The Queen’s Spies

Written by Valerie Wilding
Review by Ann Turnbull

One of the long-running My Story series, this is the fictional diary of Kitty Lumsden from 1583 to 1586, daughter of a diplomat (and perhaps a spy?) in the service of Sir Francis Walsingham and Queen Elizabeth I. Her eldest brother is also in the Queen’s service, and the whole family is loyal to the Queen.

The diary covers the years when Mary Queen of Scots was the focus of Catholic plots to bring England back to the old faith, kill Queen Elizabeth and put Mary Stuart on the throne. Kitty’s kind but unworldly middle brother, Joseph, who is studying law, becomes friendly with a group of students, including Anthony Babington, who turn out to be involved in a plot which leads to Mary’s downfall.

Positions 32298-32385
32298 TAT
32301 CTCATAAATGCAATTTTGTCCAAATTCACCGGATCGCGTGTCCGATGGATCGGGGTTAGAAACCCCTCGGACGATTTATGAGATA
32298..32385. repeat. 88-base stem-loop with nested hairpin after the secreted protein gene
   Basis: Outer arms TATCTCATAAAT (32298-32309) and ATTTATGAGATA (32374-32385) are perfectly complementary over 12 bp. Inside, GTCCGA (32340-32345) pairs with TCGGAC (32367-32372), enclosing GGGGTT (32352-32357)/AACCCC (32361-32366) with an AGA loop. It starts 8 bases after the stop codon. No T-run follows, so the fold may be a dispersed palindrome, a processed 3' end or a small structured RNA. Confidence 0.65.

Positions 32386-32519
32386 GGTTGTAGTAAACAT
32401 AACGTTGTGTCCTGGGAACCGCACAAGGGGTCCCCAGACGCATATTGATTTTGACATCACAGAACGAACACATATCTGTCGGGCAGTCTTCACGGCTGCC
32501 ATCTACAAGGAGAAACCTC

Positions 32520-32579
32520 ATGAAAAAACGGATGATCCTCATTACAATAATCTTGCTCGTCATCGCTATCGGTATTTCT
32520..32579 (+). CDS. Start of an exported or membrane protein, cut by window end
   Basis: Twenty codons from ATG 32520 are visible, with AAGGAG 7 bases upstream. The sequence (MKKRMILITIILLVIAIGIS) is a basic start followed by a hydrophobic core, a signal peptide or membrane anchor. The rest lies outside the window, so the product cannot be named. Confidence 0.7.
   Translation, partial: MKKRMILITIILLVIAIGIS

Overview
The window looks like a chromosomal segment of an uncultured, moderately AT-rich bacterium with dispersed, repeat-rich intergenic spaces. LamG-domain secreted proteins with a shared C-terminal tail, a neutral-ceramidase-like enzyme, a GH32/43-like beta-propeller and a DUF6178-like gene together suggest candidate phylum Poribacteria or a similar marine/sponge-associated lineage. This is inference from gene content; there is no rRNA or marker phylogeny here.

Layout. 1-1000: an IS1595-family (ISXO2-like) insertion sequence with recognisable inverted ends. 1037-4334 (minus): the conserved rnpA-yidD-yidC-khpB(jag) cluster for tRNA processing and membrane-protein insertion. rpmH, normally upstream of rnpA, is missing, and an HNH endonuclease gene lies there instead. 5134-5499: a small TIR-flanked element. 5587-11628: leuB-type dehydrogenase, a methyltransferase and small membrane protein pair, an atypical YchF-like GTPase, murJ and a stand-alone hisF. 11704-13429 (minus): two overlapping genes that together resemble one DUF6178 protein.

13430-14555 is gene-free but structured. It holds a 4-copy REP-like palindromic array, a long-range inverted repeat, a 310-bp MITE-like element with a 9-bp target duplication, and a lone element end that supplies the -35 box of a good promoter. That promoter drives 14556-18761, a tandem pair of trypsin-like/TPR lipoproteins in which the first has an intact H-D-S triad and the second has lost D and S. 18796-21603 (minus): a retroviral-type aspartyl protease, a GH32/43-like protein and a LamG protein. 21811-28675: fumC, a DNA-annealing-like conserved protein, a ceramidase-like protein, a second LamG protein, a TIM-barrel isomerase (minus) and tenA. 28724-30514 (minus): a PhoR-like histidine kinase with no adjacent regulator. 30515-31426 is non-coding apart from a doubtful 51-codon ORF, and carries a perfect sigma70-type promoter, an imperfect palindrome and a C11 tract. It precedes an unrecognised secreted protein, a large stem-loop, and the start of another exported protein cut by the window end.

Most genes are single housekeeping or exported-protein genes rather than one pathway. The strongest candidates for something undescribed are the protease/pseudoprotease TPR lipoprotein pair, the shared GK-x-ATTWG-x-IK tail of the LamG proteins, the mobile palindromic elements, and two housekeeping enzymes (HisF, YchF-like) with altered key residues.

Most of the story is taken up with Kitty’s interest in these events and her attempts to find out what is going on. She is much given to hiding in closets and listening at keyholes, and she squirrels away all this information in her diary. This makes for an entertaining and fast-moving story that also has the merit of making the events of that complicated period of history clear to young readers.

The details of Kitty’s family––their everyday life and small misdemeanours, outings and jealousies––bring the young girl, her time, and her city to life. This is a lively, engrossing way into history, and the short diary entries make it easy to keep reading. I found the story gripping and difficult to put down.